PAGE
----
Yesterday I took all four kids strawberry picking at a local family farm. Like most kids they thought it was the best thing ever for the first ten minutes when they stuffed their mouths full of berries as fast as they could pick them. But then the sun came out. And their bellies got full. And they got bored. And the complaining started.
Like any good parent, I told them to buck up, stop complaining, start picking and then regaled them with stories of days long-forgotten from my past. I heard myself telling them, "Did you know when I was a kid farmers actually hired kids to work on their farms? This was a fact my mom discovered when we first moved to Oregon. The next thing we knew my Mom and Dad and some other equally mean parents started driving us and a bunch of other kids out to a berry farm every day. They'd drop us off really early in the morning and come back to pick us up at 3 p.m. We'd have to pick berries all day long in the hot sun to earn money for school clothes. So don't you dare whine about picking berries for one measly hour. Hey - maybe we should see if this farmer would hire you to earn money for camp..."
After one hour, we weighed our berries. 25 pounds of fresh, warm Oregon strawberries. We brought them home and proudly displayed them on the counter for Curt to see when he got home from work. He walked in the door, stared in disbelief at our strawberry-laden counter and said, "What on earth are you going to do with all those berries and why did you pick so many?"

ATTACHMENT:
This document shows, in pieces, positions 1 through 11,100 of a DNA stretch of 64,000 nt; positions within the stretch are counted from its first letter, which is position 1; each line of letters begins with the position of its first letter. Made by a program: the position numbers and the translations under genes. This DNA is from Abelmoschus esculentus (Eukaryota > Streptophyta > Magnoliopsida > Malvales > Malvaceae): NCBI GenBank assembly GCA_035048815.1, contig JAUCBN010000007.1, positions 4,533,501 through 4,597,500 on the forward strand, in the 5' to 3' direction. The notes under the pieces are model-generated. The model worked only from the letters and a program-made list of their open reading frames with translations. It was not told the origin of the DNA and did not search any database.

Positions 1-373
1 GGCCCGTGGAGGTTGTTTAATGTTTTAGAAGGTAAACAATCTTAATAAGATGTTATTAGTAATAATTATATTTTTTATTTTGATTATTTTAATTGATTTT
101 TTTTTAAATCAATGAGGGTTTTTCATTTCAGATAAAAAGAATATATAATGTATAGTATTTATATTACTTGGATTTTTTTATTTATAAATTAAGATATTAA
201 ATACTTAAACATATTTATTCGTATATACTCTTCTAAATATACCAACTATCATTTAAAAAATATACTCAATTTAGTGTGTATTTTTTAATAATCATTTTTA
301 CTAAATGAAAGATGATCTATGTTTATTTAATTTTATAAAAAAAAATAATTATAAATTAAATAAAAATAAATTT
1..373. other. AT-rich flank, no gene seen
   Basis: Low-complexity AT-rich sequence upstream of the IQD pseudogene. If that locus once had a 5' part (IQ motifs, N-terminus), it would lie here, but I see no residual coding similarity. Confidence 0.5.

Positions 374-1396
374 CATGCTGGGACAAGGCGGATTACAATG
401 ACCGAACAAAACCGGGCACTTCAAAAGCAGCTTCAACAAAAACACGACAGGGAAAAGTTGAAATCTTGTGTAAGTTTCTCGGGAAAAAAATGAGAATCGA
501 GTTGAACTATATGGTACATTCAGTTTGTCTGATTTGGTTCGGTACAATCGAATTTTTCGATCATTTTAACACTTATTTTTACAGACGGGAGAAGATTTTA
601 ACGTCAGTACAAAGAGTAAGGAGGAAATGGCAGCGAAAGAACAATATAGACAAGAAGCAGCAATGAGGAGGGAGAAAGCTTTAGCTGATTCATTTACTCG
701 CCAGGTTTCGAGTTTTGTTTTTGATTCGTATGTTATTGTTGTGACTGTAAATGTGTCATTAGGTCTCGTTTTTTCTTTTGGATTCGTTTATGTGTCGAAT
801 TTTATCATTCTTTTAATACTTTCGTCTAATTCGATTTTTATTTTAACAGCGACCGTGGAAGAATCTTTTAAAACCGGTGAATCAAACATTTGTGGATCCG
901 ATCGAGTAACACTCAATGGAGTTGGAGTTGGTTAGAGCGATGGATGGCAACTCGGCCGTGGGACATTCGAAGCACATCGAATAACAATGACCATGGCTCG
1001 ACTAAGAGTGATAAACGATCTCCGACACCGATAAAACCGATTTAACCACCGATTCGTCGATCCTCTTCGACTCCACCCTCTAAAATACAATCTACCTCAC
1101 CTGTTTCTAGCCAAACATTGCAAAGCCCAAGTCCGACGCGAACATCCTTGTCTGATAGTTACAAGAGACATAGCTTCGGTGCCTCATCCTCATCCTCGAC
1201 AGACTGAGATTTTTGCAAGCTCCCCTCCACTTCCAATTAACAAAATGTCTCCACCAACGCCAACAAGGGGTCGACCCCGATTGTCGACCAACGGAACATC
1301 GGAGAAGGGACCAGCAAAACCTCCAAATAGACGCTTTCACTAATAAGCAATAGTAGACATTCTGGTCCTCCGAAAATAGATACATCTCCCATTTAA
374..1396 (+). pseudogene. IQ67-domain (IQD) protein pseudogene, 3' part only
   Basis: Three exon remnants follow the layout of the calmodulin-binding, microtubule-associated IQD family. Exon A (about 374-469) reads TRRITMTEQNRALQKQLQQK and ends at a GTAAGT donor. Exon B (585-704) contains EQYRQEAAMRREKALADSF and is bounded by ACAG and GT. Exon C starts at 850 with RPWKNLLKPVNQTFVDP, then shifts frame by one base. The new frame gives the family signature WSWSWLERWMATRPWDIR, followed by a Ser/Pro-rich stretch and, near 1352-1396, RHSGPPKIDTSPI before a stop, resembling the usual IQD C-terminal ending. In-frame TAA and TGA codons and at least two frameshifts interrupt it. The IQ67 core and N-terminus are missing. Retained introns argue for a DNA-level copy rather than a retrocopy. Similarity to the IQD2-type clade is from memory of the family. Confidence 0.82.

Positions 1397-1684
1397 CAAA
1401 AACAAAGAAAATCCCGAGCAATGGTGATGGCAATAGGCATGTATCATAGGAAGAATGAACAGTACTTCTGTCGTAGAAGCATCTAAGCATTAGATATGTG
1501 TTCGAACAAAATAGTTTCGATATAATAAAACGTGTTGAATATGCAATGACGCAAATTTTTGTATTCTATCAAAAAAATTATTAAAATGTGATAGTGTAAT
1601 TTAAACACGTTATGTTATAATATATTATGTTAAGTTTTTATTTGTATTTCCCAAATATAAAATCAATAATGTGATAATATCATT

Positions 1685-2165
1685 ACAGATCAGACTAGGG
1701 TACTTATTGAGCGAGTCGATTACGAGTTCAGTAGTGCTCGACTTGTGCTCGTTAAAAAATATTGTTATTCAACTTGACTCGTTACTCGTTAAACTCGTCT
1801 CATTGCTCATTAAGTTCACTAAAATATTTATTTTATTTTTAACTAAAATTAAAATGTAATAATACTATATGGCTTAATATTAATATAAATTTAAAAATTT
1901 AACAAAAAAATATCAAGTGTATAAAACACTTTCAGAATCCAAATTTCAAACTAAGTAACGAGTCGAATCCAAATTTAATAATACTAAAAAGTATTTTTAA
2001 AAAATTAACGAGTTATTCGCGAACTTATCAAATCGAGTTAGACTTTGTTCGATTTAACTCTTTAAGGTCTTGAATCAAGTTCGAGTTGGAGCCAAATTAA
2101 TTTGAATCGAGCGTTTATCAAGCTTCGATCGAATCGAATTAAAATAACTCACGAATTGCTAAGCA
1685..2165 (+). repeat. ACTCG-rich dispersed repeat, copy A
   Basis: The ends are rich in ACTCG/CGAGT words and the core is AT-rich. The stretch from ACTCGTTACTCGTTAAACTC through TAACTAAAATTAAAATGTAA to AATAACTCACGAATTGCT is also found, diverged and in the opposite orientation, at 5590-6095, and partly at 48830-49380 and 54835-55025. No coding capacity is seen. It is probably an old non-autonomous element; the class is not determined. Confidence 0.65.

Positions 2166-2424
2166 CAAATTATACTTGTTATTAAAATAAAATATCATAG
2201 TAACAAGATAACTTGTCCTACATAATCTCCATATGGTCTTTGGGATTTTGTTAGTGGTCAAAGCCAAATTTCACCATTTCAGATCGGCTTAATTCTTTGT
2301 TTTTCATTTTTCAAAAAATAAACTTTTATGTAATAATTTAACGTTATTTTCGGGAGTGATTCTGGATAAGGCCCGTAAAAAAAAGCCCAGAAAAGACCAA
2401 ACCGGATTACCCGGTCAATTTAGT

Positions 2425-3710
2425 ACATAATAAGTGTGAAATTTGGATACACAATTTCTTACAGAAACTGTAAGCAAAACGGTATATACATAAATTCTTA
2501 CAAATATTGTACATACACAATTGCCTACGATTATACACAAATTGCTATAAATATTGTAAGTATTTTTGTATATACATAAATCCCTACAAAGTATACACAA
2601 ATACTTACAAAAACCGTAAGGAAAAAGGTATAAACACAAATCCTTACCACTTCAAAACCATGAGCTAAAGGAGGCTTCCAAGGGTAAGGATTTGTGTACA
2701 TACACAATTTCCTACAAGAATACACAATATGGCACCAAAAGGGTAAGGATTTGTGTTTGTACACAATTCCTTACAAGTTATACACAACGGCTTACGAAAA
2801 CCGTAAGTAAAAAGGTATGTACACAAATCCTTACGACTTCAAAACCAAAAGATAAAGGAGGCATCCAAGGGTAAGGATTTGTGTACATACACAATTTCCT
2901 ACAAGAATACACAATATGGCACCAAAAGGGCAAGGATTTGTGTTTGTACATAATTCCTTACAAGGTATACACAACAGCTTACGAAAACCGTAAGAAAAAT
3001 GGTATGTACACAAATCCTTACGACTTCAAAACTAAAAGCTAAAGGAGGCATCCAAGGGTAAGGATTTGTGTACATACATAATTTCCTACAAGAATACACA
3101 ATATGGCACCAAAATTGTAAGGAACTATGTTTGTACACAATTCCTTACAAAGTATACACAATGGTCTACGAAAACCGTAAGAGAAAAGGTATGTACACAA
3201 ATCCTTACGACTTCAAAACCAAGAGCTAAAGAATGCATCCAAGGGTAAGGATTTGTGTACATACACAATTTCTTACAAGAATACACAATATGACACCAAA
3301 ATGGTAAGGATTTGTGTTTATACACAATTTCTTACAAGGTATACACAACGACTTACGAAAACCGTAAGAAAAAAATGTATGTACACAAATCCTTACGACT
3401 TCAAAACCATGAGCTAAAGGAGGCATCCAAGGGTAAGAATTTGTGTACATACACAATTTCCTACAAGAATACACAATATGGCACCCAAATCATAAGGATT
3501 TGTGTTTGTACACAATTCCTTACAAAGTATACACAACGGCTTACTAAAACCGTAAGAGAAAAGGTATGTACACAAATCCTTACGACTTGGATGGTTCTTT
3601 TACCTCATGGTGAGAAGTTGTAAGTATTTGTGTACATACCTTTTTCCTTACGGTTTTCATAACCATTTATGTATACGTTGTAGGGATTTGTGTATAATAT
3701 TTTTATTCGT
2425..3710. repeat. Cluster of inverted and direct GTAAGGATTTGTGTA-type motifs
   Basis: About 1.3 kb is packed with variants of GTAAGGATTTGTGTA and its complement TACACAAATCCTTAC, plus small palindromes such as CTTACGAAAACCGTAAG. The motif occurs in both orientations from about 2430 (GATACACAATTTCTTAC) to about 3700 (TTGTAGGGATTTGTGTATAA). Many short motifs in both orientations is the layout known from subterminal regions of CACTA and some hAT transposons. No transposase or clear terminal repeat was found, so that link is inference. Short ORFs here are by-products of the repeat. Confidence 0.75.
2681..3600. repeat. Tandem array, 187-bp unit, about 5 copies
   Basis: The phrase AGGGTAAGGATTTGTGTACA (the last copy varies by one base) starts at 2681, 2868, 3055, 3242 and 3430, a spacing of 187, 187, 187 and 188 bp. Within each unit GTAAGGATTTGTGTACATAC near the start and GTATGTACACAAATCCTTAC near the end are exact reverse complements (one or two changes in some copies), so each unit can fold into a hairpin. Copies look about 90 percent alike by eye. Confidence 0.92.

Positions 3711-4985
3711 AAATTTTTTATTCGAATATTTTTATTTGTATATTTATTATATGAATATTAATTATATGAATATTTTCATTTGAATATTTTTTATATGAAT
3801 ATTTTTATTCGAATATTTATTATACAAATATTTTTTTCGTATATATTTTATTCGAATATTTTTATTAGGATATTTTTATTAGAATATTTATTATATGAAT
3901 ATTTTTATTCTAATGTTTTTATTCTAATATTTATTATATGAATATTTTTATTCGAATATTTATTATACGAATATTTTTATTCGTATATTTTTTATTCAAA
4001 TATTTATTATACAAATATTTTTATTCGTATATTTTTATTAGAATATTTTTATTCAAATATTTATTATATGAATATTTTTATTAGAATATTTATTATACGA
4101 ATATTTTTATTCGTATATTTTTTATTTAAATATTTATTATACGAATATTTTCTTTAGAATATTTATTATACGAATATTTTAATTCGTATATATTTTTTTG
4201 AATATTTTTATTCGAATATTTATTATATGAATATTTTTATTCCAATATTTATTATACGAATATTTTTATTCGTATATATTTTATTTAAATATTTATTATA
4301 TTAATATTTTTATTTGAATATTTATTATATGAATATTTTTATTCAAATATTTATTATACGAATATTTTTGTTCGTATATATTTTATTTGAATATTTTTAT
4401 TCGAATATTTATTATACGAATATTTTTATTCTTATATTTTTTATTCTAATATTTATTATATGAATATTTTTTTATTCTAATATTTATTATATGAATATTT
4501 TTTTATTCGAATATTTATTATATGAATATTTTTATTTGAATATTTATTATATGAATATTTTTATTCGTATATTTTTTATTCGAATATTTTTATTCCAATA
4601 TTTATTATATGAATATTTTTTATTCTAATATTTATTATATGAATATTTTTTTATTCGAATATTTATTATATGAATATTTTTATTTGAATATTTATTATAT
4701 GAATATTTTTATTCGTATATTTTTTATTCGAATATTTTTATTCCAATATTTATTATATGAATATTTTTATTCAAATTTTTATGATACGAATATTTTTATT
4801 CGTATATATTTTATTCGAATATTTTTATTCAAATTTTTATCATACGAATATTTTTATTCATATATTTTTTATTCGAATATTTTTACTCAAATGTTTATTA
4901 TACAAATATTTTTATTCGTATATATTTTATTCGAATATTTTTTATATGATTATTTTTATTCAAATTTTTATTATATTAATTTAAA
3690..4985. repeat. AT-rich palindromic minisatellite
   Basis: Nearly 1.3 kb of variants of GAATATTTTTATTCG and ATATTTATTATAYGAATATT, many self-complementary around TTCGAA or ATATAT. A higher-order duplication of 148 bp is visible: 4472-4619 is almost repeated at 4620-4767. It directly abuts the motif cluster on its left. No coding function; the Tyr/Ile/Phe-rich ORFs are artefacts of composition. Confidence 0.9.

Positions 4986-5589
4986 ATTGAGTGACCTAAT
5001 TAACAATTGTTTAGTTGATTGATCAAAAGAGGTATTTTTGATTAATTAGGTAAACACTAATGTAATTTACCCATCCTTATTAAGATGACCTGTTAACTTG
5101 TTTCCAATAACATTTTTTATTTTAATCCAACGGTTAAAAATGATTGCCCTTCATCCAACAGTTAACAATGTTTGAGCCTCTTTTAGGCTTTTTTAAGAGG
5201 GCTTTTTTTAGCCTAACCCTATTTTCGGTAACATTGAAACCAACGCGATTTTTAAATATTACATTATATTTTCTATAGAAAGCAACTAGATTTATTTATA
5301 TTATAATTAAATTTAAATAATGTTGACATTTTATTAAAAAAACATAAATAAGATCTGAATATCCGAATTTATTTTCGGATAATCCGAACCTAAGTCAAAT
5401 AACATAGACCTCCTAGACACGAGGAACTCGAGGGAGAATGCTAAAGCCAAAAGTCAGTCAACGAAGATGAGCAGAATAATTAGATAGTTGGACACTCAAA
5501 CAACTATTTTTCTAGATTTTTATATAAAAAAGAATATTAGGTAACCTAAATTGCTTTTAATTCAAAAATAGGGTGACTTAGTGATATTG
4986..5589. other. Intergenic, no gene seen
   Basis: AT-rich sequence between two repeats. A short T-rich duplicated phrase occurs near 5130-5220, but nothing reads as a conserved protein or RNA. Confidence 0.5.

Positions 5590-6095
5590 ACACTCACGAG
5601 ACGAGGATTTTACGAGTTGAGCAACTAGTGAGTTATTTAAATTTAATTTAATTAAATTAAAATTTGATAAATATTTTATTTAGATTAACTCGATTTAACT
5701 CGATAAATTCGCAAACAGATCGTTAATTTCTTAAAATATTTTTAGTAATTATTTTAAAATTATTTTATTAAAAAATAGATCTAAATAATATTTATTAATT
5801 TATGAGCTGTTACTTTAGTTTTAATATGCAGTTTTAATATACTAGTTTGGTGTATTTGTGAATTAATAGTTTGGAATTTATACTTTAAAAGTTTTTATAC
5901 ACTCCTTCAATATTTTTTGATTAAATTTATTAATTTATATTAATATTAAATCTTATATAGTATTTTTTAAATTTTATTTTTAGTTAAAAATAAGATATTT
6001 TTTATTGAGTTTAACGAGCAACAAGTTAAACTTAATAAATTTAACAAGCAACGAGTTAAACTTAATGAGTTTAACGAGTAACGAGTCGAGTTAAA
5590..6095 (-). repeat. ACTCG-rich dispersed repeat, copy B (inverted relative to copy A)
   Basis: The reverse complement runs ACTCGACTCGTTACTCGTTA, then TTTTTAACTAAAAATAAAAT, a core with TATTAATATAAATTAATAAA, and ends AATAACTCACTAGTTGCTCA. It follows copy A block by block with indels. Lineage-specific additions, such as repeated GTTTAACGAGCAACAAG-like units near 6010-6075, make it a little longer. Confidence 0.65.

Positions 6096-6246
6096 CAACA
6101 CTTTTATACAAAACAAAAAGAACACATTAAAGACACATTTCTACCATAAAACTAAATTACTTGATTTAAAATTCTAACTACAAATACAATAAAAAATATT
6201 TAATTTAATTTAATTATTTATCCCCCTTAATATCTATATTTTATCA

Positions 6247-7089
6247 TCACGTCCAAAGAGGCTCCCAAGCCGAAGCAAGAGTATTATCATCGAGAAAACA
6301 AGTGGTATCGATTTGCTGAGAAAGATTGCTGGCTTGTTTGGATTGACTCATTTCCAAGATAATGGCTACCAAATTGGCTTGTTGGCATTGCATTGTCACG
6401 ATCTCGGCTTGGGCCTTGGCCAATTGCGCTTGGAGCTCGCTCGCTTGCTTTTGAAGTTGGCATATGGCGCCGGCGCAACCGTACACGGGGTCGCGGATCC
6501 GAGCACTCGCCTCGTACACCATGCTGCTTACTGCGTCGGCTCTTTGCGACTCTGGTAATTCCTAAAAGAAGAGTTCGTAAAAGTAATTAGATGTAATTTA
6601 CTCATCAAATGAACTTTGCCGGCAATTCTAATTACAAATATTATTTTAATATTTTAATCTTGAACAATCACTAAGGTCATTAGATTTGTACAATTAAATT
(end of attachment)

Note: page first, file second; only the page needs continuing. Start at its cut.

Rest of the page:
I spent six hours in the kitchen today with those blasted berries and I am now emotionally scarred for life. I may never eat another strawberry again. Just in case you were wondering, I thought I'd list out exactly everything you can do with 25 pounds of strawberries.
1. Spend an hour picking through them and throwing out all the rotten ones your kids picked because they weren't paying attention and just wanted to fill the basket so they could leave.
2. Give aforementioned kids free reign to eat berries until they get sick. That alone took care of at least ten pounds in 24 hours.
3. Sort remaining berries into three piles: mushy to use for jam, somewhat firm to use for pies and freezing, and store-perfect to eat last.
4. Slave away making three fresh strawberry pies that are now cooling in my refrigerator.
5. Make 112 ounces of freezer jam. Yes - you read that right. 112 ounces. Can I get a BOO-YAH!
6. Freeze two gallon bags of berries to be used later when you decide you actually like strawberries.
7. Clean up your kitchen that is now covered in a sugary-sticky mess.
8. Confess out loud that you will NEVER be a farmers wife and it's no wonder the ladies in Laura Ingles Wilder days died young. WHEW!
9. Realize you've totally become a mom in every sense of the word.
10. Start scheduling in your mind when you'll go pick some more.
Happy strawberry picking!